Handsome, Ruthless and Stupid

By | August 2, 2008 | 8 Comments

Some random thoughts:

Over at SF Signal, one of the commenters on the Mind Meld I participated in yesterday noted that most of the people giving examples were white men, and most of the examples they gave were the works of white men. Putting aside the fact that we don’t know how many women or other ethnicities were invited to participate and perhaps did not respond, I always find these kinds of examinations interesting. In the same way, I sometimes notice halfway through a movie that every single character in the film is white, or black, and from that moment on I’m more obsessed by the monochrome nature of the film than anything else.

Personally I don’t think I’m a sexist, but perhaps I am and don’t realize it. We all think we’re wonderful people, when in fact most of us are complete kneebiters. But that’s beside the point.

The question was to give an example of SF/F worldbuilding that I thought was genius, and I used Pohl’s Heechee books as my choice. I could have used Julian May’s Pliocene/Milieu books as my example; it’s just that as I scanned my bookshelf I happened to notice Pohl’s books first and thought damn, Pohl’s worldbuilding was fantastic and I fired off my response. If I’d glanced at a different shelf, I might have added one more woman to the list.

This makes me think about women writers I would give a limb to be in the same writing class as. Aside from May, there are plenty of female writers from various genres who have rocked my socks off, and continue to do so – like Barbara Tuchman, Agatha Christie, Patricia Highsmith (perhaps my favorite non SF/F writer currently), or Dorothy Sayers. Of course, anyone who reads should be able to produce a lengthy list of authors of various genders, ethnicities, sexual orientations, and religious affiliations, without trying too hard. If you can’t, you’re probably just not reading enough.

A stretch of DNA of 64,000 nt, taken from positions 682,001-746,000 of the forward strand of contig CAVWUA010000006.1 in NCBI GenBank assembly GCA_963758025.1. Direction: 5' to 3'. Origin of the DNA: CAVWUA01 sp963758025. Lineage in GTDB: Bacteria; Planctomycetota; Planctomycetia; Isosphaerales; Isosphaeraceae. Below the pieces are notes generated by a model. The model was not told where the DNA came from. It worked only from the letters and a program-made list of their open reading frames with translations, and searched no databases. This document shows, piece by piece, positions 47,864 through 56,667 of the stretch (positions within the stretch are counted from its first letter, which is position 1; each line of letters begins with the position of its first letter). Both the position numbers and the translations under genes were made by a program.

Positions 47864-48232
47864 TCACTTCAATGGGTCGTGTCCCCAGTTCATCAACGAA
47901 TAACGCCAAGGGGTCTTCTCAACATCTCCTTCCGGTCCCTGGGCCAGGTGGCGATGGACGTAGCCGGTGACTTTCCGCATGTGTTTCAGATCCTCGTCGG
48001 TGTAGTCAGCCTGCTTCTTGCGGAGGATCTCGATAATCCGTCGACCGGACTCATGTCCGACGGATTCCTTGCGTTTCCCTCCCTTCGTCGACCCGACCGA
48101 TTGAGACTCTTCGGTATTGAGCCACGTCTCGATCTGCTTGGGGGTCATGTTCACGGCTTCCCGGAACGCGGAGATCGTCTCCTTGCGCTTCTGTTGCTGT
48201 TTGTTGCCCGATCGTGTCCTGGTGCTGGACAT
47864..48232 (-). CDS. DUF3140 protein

I’ve been trying to learn how to play guitar and speak French. For several years now. I don’t learn easy. Part of this is a stubborn determination to regard human interaction as undesirable, meaning I disdain teachers and tutors and try to do these things by myself, with fairly predictable results. A year ago The Duchess, my suffering wife, bought me some guitar lessons at a local place and marched me over there so she wouldn’t have to listen to my self-invented “chords” and I have to admit I like the teacher and have made astounding progress. I’m no Clapton or Van Halen, but at least I can play something identifiable as a “song”. And I now know what a Power Chord is! and why everyone lurves power chords.

French: Not so much. I’ve been striving to learn merely to speak broken, pidgen French using various audio recording-typ lessons, and while I think I might be able to painfully mumble something a generous and helpful Parisian might be able to understand, I don’t feel very masterful. We’ll see how it goes.

Aside from all that, revisions on The Eternal Prison continue apace, with some surprisingly hefty changes. This happens to me a lot; a minor suggestion or criticism inspires a lot of writing, because I suddenly see how things could be oh so much better, and I’m off to the races. I like what I’m doing, ripping and tearing things apart and pasting them back together. Hopefully my editor will, too.